How can Spain avoid depression?

12th July 2012

Just over a month ago on June the 11th I analysed the implications of the bail out package that had been agreed for Spanish banks. Actually of course in usual Euro area practice it turned out that they had agreed to agree and little else! However at the time the Spanish Prime Minister Senor Rajoy called this a "victory" for Spain. As part of this claim the impression was spread that there would be no conditions on Spain herself but only on her banks. So as we have much more information now let us take a look at the form of this "victory"

What has happened since?

In true Euro area fashion the 100 billion Euros promised seems to have metamorphosed into 30 billion Euros by the end of July in a type of anti-inflation. As the 100 billion Euros already seemed a bit thin this does present a problem. After all Bankia on its own appears well on its way to swallowing up a similar sum. I will put to one side for the moment that the impression was given that the 100 billion Euros could be provided quickly.

But even if we assume that Spain does get the 30 billion Euros by the end of July -there are still some hurdles to be cleared- we can see that the "victory" seems much less now.

A swing of a scorpion's tail for Spain's small investors

Tucked away in the detail of the memorandum was this.

"After allocating losses to equity holders, the Spanish authorities will require burden sharing measures from hybrid capital holders and subordinated debt holders in banks receiving public capital, including by implementing both voluntary and, where necessary, mandatory Subordinated Liability Exercises (SLEs)."

If we translate the legal terms this means that bondholders will share the losses. As a concept this is an improvement on what we have seen before with Ireland often being the example of the reverse principle of privatised profits and socialised losses. However in the tangled web we now live in I see a principle of which I approve has in reality a much more difficult outcome.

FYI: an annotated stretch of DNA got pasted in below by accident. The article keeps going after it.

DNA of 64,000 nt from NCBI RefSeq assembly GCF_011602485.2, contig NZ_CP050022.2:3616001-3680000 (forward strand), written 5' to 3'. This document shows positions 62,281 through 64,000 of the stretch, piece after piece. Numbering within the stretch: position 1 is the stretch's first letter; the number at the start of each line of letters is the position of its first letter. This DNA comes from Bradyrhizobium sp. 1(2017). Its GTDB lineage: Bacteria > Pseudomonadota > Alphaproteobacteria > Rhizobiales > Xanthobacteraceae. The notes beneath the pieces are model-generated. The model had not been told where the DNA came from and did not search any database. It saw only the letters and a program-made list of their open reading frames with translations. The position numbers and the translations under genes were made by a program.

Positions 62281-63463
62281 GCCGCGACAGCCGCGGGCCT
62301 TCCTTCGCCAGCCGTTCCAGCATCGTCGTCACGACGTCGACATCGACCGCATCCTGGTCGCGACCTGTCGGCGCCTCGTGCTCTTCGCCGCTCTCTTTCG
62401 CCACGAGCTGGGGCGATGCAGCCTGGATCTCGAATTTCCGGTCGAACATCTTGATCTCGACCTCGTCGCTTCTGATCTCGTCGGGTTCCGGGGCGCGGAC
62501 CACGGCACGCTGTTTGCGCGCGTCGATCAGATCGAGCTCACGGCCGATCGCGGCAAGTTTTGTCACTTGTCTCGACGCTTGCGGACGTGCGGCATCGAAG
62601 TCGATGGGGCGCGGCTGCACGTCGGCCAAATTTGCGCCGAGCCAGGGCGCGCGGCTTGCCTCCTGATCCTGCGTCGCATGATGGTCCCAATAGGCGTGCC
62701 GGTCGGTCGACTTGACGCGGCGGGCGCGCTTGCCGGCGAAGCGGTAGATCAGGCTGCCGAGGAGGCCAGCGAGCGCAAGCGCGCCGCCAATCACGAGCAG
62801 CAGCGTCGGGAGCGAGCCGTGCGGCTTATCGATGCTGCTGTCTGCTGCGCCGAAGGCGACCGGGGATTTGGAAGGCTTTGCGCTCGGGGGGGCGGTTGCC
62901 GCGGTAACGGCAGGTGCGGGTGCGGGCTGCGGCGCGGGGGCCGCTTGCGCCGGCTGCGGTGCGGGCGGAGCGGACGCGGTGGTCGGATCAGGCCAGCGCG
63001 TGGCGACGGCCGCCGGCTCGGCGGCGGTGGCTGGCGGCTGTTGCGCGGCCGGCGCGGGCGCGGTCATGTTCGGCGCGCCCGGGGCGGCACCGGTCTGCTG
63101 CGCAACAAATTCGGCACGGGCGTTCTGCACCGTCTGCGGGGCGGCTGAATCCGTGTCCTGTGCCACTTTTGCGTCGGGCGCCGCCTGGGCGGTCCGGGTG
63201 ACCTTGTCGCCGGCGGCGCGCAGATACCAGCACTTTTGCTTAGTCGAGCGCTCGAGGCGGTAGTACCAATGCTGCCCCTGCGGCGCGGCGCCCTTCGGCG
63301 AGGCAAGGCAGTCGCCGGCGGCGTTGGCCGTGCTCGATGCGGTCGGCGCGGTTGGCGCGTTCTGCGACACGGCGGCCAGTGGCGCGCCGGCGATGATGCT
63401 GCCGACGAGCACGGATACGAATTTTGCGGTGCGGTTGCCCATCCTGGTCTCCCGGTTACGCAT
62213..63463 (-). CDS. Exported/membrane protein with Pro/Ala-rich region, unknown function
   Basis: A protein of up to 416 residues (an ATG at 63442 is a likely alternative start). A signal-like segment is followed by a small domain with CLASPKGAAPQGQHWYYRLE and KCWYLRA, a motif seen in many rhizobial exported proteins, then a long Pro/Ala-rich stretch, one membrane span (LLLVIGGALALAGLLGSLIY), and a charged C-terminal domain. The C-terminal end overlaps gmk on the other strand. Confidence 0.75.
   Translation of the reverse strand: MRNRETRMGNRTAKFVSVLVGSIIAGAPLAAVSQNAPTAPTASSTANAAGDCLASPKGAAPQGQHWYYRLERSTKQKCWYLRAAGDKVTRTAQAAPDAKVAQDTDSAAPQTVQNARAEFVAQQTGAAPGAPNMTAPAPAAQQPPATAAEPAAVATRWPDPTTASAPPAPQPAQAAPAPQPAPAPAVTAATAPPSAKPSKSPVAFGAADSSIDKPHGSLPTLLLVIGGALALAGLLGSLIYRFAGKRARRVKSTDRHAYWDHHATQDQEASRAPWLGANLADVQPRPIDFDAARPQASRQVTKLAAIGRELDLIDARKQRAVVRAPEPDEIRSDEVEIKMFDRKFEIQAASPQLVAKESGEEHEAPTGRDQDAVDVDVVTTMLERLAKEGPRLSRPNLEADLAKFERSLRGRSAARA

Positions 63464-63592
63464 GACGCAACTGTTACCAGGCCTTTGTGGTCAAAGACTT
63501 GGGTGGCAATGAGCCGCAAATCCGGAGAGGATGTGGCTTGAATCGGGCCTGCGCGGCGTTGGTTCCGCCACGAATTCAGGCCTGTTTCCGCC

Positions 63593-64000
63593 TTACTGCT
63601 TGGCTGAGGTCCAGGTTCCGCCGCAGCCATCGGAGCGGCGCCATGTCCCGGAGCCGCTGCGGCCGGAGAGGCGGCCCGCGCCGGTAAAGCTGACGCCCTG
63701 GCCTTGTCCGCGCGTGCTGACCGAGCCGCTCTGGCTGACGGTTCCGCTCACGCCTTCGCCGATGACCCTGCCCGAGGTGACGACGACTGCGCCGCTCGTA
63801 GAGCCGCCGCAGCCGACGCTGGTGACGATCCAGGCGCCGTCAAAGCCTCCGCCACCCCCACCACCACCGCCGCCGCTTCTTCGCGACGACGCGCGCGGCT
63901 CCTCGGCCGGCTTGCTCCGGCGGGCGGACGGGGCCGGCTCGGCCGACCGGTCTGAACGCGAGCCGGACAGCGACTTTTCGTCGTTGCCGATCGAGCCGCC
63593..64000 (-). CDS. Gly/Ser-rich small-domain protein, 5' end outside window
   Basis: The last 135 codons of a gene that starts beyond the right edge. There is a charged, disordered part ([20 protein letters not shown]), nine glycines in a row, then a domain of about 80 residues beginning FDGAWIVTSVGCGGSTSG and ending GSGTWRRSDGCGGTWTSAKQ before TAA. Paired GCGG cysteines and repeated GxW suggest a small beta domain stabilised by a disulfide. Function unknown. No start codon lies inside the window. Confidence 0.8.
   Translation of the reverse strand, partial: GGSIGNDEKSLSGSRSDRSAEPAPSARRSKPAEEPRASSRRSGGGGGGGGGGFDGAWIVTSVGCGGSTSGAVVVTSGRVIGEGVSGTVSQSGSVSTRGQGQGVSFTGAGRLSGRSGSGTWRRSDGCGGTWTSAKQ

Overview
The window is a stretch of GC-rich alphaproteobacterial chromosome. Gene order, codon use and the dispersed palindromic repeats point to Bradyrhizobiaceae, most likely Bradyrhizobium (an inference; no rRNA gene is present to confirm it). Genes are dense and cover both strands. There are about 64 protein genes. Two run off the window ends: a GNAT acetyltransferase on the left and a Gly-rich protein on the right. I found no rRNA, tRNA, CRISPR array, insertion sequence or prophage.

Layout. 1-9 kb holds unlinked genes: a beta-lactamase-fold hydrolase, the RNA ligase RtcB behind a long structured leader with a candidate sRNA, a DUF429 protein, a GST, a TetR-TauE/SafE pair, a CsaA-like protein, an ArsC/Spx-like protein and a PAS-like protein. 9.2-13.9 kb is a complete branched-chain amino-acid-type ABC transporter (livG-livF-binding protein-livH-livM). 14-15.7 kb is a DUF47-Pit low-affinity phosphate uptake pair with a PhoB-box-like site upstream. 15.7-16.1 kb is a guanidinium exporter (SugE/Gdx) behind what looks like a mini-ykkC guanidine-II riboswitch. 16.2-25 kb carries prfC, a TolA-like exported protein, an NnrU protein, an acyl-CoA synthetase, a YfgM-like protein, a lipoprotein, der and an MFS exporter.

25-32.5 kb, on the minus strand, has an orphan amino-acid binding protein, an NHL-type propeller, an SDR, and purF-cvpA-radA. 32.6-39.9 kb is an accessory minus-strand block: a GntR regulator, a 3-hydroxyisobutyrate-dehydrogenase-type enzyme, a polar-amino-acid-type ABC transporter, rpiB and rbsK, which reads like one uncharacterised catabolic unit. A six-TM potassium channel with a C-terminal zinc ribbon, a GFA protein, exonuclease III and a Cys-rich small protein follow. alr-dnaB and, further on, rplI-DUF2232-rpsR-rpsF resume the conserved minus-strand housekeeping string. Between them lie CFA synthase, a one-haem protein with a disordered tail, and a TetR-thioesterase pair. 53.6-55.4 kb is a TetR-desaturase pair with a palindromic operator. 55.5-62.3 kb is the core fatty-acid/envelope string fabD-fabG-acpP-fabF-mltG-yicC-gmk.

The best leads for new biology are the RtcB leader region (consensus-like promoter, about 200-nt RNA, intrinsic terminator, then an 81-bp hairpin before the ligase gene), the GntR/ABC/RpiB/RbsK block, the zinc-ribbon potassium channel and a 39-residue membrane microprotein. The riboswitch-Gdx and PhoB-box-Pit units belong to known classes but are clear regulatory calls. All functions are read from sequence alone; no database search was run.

Why? Well take a look at this from the Financial Times and the emphasis is mine.

"Spanish banks have €67bn of subordinated and hybrid debt outstanding, according to Bank of Spain, much of which was sold to retail investors as savings products."

I am no expert in Spanish law but that looks like a recipe for cases of miss-selling to proliferate. And yes we have one more banking scandal to add to the list. But returning to the theme of today's post this looks like a problem on many levels.

1. Pain for retail savers will be a drag on the economy.

2. The likelihood of more losses for Spain's banks as a result of miss-selling compensation and legal costs. They will be even less likely to lend normally going forwards.

So a bailout ends up creating costs for the banks bailed out! And will taxpayers in the Euro area find themselves in effect paying the compensation for the miss-selling?

And here is a darker thought for you. Have bondholders suffered this time because there are more retail investors and less institutional ones? This is very much what Yoda would call the dark side of the force.

Spain's new austerity package

Hot on the heels of reports that Spain will get an extra year (2014 now) to hit its fiscal deficit target of 3% of GDP came the news that to hit it she will need a further 65 billion Euros of austerity. News management? Perhaps. However this is a substantial move as it will represent -if it is ever implemented- some 6% of Spain's economic output.

Back on January 27th I argued that Spain was in danger of an economic depression:

http://www.mindfulmoney.co.uk/wp/shaun-richards/more-evidence-emerges-that-spain-and-portugal-may-bypass-recession-and-go-straight-to-depression/

Since then the extra evidence we have received has reinforced this view and if anything the downwards spiral has accelerated. On such a basis there is a clear case for arguing that taking the equivalent of 6% of the economy away -via higher taxes and lower public spending- from a weakening economy will guarantee that she falls into an economic depression. There is also the Greek experience to consider where exactly this outcome was achieved with the same measures.

We are back to the same vicious circle of a weak economy leading to a higher deficit leading to more austerity and a weaker economy and repeat.

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